Pastor Randy Widbin of Christ Community Church, an EFCA church in Sioux Center, Iowa, had a problem: he and his church wanted to bring Pastor Carlos Perez of Venezuela to the United States to install him as a full-time pastor for a new Spanish-speaking congregation within the church, but without the finances or legal knowledge, he felt stuck.
Randy met Carlos roughly 10 years before in Valencia, Venezuela on a missions trip. Their church partnered with Carlos’ church in the Free Church of Venezuela. Every summer, they sent missions teams to the Naguanagua municipality of Valencia to help with projects and to minister to the community. One year, they formed a construction team to put a roof on Carlos’ church building and upgrade the facilities, and during that trip Randy and Carlos became friends.
As time went on, Christ Community stopped sending missions teams to Venezuela due to safety concerns for their team. Ministry opportunities were too risky, but Randy and Carlos maintained contact. As the economic conditions worsened for the people of Venezuela, the church looked for opportunities to send supplies to Carlos. They also were able to bring him to the United States for brief trips to visit Christ Community Church. During one of those times, Randy felt compelled to help a friend.
“I said to him, if you ever want to consider ministry in the United States, I would be glad to do whatever I can to help.”
Carlos initially rejected the offer, saying he wanted to continue ministry in Venezuela, but then later after prayer and the leading of the Holy Spirit, had a change of heart. He said he was open to the offer but only if it meant working with Randy in ministry. With that, Randy approached the church’s missions committee and they formulated the idea of bringing Pastor Carlos on staff. The Latino population continues to grow in Sioux Center and they realized having a Spanish-speaking pastor would help them reach that community for the gospel.
“That’s when we began to say, ‘Okay, how do we actually do this? How do we bring Carlos and his wife Raquel to the States?’” Randy said.
To find answers to this question, he made a series of calls to people he thought could guide him, but he didn’t find a possible solution until he landed on a phone call with Alejandro Mandes, EFCA executive director of the All People Initiative.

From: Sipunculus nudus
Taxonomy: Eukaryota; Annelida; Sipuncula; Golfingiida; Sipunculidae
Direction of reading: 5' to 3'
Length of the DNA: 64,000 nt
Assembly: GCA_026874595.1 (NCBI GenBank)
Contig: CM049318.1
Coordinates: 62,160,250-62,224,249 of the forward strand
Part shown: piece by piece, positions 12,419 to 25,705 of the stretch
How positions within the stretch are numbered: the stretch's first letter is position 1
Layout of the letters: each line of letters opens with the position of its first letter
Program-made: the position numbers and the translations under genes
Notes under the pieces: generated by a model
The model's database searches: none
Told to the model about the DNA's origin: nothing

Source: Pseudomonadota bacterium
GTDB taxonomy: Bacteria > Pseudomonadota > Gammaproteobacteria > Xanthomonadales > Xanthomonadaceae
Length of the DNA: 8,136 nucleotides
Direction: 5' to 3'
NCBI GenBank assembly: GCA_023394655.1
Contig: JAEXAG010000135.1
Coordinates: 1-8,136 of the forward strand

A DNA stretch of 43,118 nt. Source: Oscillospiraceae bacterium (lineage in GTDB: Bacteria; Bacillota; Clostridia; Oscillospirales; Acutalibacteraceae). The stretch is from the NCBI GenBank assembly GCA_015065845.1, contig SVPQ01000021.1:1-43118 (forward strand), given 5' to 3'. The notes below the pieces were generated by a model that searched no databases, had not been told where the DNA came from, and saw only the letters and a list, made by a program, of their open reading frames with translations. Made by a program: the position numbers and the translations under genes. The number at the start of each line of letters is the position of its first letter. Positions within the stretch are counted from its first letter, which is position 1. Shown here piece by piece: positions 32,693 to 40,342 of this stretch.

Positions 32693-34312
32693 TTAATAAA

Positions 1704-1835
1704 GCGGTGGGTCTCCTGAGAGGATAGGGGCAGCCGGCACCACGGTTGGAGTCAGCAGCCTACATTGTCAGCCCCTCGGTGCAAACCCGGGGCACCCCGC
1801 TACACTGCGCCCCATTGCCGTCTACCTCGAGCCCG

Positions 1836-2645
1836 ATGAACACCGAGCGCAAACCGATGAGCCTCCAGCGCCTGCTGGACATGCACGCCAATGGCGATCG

“Alejandro Mandes said to me, ‘Randy, I can’t help you, but I know the person who can. His name is Roy Larsen. Let me give you his number.’”
Roy Larsen of Immigrant Hope in Brooklyn
By the time Randy called Roy Larsen, Roy had been with Immigrant Hope in Brooklyn, New York for seven years, first part-time and then full-time as Site Director. He’d received a lot of clients and calls over the years, but rarely did he get calls outside the state of New York.
“I think 90% of our clients come from Brooklyn. They'll take trains and all kinds of ways to get to us. So there are people in the community that come, but also a lot of people that travel from all over the city. We’re not limited to where we can serve, but we have to keep records in Brooklyn,” Roy said.
Roy was born and raised in Queens in a neighborhood close to the John F. Kennedy International Airport. There, he developed a love for people of many cultures. From 1984 to 1996, he and his wife served the EFCA as missionaries in Congo, before he transitioned to the director of urban and intercultural ministries for the EFCA Eastern District (now EFCA East).
In that role, he was on a committee that looked into providing low-cost legal services for immigrants, now known as Immigrant Hope. Eventually, he trained to become accredited with the government to offer legal services to immigrants and joined Immigrant Hope Brooklyn, the first Immigrant Hope site, which conducts its operations out of First Evangelical Free Church in Brooklyn.